The Pass Wind Statistics, Winter averages since 2006
This chart describes how frequently and how strongly the wind blows from different directions over a normal northern hemisphere winter. The largest spokes point in the directions the wind most commonly blows from and the shade of blue suggests the strength, with the darkest shade of blue strongest. It is based on 6913 NWW3 forecasts of wind since since 2006, at 3hr intervals, for the closest NWW3 model node to The Pass, located 29 km away (18 miles). There are too few recording stations world wide to use actual wind data. No doubt some coastal places have very localized wind effects that would not be predicted by NWW3.
According to the model, the prevailing wind at The Pass blows from the ESE. If the rose graph shows a fairly circular pattern, it means there is no strong bias in wind direction at The Pass. Converseley, dominant spokes illustrate favoured directions, and the more the darkest shade of blue, the stronger the wind. Spokes point in the direction the wind blows from. During a typical northern hemisphere winter, the model suggests that winds are light enough for the sea to be glassy (light blue) about 2% of the time (2 days each northern hemisphere winter) and blows offshore just 16% of the time (0 days in an average northern hemisphere winter). Over an average northern hemisphere winter wind stronger than >40kph (25mph) was predicted for only a single days at The Pass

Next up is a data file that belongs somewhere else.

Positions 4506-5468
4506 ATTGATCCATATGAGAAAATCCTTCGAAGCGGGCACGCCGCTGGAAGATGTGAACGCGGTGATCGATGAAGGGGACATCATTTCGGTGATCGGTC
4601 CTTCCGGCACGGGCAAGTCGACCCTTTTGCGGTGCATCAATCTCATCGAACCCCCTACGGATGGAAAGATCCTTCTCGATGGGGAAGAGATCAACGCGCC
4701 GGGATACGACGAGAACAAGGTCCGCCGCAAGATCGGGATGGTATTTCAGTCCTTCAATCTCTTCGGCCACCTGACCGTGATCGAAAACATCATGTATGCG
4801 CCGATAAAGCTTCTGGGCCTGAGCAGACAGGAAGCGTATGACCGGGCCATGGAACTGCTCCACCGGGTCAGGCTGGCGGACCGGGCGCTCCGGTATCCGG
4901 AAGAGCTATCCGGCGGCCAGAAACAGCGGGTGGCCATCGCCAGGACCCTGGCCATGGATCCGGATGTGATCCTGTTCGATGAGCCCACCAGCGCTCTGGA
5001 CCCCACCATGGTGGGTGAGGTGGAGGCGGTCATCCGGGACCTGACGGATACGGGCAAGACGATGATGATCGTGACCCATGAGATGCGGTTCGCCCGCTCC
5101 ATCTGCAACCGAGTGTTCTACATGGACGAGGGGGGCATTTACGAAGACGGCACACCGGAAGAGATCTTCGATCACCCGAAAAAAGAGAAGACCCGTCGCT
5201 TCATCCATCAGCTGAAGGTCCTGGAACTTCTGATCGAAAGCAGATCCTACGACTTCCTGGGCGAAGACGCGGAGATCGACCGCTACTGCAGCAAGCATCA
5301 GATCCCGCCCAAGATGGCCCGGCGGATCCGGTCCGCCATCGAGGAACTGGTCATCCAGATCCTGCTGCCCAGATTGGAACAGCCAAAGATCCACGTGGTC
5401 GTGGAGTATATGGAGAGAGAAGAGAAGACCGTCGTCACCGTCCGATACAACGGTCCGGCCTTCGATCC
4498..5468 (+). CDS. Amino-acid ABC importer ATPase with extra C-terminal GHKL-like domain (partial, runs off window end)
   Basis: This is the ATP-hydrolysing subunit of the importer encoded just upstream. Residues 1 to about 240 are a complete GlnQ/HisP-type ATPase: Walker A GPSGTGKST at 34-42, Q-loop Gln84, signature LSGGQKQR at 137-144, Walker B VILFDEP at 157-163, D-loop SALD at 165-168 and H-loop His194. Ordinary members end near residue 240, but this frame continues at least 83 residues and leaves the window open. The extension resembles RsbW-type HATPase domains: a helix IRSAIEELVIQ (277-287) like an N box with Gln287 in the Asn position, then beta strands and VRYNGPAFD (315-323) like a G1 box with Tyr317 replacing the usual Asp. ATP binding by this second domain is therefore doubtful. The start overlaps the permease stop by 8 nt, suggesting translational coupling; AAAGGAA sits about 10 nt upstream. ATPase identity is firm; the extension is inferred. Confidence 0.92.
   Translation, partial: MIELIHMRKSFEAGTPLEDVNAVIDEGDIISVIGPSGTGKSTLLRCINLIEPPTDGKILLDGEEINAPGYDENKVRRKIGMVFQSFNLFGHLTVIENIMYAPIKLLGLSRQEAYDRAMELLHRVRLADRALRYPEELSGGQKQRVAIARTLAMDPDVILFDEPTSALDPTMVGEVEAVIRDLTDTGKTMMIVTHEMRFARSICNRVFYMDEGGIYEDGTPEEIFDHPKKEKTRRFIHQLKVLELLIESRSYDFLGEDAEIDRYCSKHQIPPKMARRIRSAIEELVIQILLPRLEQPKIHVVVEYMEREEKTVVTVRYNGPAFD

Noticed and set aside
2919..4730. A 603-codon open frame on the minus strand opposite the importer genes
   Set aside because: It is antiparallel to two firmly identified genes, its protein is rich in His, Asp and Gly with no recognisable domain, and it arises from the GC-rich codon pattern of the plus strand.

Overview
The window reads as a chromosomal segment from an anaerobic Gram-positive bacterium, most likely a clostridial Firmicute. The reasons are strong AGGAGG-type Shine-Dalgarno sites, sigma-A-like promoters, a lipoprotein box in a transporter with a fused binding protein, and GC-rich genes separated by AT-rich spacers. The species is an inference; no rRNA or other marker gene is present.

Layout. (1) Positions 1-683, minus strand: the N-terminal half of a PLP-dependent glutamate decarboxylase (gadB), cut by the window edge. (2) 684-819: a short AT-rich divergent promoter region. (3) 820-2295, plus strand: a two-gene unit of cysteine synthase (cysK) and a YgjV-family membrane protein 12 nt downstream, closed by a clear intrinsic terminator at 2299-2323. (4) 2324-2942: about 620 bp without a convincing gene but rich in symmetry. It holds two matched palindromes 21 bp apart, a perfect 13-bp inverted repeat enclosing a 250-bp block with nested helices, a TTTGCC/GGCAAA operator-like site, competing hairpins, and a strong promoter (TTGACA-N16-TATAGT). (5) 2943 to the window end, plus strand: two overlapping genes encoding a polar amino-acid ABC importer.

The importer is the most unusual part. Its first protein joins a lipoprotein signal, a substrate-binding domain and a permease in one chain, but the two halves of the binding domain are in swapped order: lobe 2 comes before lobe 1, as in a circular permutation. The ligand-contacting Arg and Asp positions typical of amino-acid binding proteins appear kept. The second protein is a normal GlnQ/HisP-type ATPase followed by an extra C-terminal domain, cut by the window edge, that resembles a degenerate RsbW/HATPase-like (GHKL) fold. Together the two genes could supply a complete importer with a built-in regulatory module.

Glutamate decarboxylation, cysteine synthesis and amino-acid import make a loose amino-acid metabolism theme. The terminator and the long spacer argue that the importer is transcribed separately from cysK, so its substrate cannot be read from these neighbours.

IMPORTANT: Beta version feature! Swell heights are open water values from NWW3. There is no attempt to model near-shore effects. Coastal wave heights will generally be less, especially if the break does not have unobstructed exposure to the open ocean.